Subscriber OnlyFood

First Look: Inside Chequer Lane, Jamie Oliver’s new Dublin city centre restaurant

The TV chef’s latest Dublin restaurant, which puts an emphasis on seasonal Irish ingredients, opens on Tuesday, October 11th

What is it?

The second Dublin restaurant from TV chef and entrepreneur Jamie Oliver and Irish restaurateur Gerry Fitzpatrick is opening this week – after significant delays due to the pandemic. Fitzpatrick’s family has been involved in the market gardening, catering and restaurant businesses in Dublin for more than 75 years. The pair are also partners in Jamie’s Italian restaurant in Dundrum Town Centre. Chequer Lane will seat more than 100 customers, on two floors, including a private dining space at basement level called The Parlour. It is located on a corner site at 27 Exchequer Street.

“When Jamie’s Italian had a wobble in the UK, I met Jamie, we went through things and I said what do you want to do about Dublin? I’d like to do amazing seafood and amazing steaks in this location. And this is what we came up with,” Fitzpatrick says. “It’s casual dining, but we want it to be a lively, bustling atmosphere.”

What does it look like?

Oliver describes the interior fit out, designed by his own team, as “smart, fresh and comfortable”. “We’re not trying to be trendy. We’re trying to be classic and we want you to come in and be immediately comfortable.” Comfort is also mentioned by Fitzpatrick. “It’s old fashioned, I like it. I wanted people to look in and see a real comfort zone.”

Diners entering from Exchequer Street, which will be visible through huge glass windows, will be greeted by a substantial bar where counter dining will be available. Original brickwork has been exposed, there are wooden floors and walls painted two shades of green, as well as feature walls papered with what looks like a William Morris print.


Four pieces were commissioned from Dublin artist Sean Hillen, along with prints sourced from Jam Art Factory in the Liberties. A giant 9½kg salmon mounted in a glass case over a fireplace might divide opinion. It was caught in the west of Ireland by Fitzpatrick, a keen fly fisherman who had the fish treated by a taxidermist.

What’s on the menu?

Seasonal Irish ingredients were the starting point for the short menu, which has nibbles, seven starters, five main courses, a grill section, and a seafood platter for two with oysters, Dublin Bay prawns, dressed crab and pickled mussels. There is also a specials board, a pie of the day, and a choice of Sunday roasts for meat eaters and vegetarians. Prices for starters run from €12-€16, with main courses €17-€56. The upper price is for a mixed grill for two – a meat feast of coffee rubbed lamb chops, Flat Iron steak, Cumberland sausage, bone marrow and toast.

Suppliers are name-checked and identified on a map on the back of the menu. From the sea suppliers are Kish Fish and Achill Island sea salt. From the land includes beef and lamb from Gilligan’s Farm and pork from Andarl Farm. Jane Russell will supply pork products. Cheese is from Gleneely Foods, butter from Glenilen Farm, milk and cream from The Village Dairy, and ice-cream from Coolhull Farm. From the soil suppliers are Caterway for fruit and veg, sourdough breads from Roundstone Bakehouse, apple juice, cider and sparkling wine from Llewellyn Orchard, and beetroot juice from Feighery’s Farm.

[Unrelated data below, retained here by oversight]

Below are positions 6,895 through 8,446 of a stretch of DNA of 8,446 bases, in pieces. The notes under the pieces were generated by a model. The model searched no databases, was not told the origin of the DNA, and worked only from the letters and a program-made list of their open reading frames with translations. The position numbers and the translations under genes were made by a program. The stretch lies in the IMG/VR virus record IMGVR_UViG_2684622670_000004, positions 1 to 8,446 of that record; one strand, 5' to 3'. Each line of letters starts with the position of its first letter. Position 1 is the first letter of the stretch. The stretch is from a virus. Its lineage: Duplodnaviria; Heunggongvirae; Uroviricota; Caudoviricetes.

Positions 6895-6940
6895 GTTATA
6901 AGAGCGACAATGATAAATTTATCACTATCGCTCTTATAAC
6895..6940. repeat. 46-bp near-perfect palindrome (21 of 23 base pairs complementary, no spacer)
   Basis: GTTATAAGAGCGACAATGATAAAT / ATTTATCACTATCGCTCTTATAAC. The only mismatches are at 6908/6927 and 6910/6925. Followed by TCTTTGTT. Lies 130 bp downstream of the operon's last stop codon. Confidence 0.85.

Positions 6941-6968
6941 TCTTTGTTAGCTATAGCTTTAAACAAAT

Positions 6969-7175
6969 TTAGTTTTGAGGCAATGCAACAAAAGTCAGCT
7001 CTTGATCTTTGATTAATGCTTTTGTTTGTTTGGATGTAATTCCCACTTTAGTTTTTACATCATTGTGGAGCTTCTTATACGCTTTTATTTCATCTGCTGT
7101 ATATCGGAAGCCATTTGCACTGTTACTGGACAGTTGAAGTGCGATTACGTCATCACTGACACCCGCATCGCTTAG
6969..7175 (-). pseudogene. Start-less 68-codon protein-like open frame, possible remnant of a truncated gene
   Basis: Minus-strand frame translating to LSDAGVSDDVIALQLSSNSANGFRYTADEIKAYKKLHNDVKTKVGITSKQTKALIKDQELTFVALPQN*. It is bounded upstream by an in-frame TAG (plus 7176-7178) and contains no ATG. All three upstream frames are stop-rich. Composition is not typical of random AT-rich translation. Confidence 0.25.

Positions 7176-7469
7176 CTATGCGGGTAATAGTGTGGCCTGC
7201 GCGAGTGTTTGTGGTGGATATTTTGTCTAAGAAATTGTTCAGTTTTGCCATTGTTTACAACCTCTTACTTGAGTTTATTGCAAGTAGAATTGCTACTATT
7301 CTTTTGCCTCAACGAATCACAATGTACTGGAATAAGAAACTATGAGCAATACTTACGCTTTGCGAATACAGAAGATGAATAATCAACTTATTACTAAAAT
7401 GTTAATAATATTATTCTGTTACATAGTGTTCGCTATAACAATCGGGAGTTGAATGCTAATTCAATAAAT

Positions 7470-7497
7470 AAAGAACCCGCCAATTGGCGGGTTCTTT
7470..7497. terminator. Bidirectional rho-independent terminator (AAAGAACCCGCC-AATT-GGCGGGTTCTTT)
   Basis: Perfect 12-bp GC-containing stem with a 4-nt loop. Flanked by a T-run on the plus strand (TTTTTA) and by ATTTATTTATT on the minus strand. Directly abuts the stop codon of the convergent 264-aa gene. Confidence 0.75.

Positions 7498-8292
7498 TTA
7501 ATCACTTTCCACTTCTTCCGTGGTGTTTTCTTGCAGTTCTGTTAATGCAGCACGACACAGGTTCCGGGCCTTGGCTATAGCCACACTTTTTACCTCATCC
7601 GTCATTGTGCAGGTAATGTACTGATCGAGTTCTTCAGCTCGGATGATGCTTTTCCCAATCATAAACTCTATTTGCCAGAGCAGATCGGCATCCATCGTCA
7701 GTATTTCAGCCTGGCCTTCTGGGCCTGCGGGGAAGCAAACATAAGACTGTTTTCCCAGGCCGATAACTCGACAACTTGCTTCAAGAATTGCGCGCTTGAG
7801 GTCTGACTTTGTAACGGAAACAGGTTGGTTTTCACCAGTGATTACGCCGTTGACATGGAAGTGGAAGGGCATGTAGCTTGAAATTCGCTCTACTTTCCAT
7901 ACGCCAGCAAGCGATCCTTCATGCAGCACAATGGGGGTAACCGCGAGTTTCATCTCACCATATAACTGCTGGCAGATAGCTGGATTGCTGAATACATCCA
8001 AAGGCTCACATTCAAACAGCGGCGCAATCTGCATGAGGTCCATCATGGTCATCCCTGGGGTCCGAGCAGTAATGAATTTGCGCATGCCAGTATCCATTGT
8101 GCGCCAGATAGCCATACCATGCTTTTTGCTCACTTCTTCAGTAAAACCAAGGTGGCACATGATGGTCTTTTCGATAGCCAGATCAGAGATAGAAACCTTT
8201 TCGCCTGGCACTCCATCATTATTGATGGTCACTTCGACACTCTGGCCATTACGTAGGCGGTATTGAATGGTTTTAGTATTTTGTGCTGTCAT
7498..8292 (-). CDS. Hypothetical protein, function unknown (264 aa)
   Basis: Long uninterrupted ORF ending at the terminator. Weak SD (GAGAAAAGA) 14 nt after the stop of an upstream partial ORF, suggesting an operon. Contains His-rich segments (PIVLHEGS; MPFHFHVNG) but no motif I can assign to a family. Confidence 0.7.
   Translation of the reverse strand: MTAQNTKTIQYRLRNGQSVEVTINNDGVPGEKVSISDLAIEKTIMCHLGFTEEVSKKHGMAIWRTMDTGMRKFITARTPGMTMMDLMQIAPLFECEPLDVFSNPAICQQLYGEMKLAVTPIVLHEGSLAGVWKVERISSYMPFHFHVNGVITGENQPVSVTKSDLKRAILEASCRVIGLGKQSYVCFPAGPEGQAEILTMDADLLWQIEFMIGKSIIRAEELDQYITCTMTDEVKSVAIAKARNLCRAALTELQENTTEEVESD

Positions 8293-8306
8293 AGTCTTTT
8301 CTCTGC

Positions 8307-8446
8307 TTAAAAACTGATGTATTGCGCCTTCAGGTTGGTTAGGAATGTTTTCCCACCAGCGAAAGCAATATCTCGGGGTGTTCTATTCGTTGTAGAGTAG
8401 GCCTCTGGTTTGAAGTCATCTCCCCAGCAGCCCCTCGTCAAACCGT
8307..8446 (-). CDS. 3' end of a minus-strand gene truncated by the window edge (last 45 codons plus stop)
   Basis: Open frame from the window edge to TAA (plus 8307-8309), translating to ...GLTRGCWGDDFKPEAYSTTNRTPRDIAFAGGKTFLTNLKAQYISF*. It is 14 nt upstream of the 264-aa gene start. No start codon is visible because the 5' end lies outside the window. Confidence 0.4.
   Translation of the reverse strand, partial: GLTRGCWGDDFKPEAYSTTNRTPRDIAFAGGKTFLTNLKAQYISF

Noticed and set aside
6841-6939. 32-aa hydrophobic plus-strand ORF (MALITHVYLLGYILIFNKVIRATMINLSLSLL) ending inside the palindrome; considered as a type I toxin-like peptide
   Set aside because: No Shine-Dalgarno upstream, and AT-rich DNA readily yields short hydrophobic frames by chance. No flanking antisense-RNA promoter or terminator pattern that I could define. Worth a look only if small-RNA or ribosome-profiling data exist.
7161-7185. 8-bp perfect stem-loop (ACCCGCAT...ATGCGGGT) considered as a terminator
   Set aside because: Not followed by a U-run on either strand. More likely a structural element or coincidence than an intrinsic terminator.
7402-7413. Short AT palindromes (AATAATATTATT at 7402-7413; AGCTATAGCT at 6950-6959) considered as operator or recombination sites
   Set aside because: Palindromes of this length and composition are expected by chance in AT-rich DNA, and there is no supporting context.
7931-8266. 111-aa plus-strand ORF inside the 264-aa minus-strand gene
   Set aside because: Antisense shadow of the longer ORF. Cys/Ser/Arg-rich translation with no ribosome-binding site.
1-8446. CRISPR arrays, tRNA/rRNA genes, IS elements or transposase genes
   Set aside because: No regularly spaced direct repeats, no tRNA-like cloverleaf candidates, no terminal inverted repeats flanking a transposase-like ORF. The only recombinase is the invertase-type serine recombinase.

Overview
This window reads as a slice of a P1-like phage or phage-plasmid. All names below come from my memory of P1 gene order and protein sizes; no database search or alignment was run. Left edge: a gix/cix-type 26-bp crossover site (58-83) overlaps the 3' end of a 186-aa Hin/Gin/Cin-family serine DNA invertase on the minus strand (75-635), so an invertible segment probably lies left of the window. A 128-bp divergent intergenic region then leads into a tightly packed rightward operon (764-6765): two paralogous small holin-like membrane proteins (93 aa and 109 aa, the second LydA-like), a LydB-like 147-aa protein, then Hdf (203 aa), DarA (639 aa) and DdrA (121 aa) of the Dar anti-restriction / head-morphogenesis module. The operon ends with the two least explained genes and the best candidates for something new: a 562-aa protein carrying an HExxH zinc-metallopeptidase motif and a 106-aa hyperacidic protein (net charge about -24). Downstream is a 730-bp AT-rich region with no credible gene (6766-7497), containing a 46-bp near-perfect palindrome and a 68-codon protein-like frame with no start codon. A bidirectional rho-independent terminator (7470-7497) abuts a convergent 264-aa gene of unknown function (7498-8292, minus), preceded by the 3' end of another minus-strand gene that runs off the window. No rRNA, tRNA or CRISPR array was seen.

“It is the best of the best of what we can get,” Fitzpatrick says. “I know a lot of these people, we’ve used them before. It’s a small enough menu, with the idea of changing it again in the spring. We’re not trying to educate people here, we’re just giving them what we think they’ll love and that they know, and a good night out as well.”

At a pre-opening tasting of dishes from the menu in London, the black pudding Scotch egg, and – rather improbably listed on the dessert menu – the cheese toastie (Tipperary Brie, Hegarty’s Cheddar, Parmesan, sticky onions and black truffle), were highlights

And to drink?

There is a full licence and an extensive cocktail list majoring in Irish whiskey. Wine by the glass is available in two sizes, and the full wine list includes David Llewellyn’s Lusca sparkling cabernet sauvignon made in north Co Dublin. Llewellyn’s Double L cider is also available.

Who are the key staff?

The head chef is Stefan Salamon, who is 29 and originally from Poland. He comes to this venture from a restaurant in the Dominican Republic. His previous experience in Ireland includes stints at the Cliff House, in Co Waterford, and Casper & Giumbini, in Dún Laoghaire, in south Co Dublin. The general manager is Simone Volante, who ran the Passione restaurants on the Wild Atlantic Way for 10 years, until 2019.

Best table in the house?

There is a giant booth seating 10 comfortably, situated just beyond the bar, and this has all the potential to become a popular party spot.

When can I try it?

Chequer Lane by Jamie Oliver opens on Tuesday, October 11th. It will be open seven days a week, noon to late. For bookings: or 01-4992424.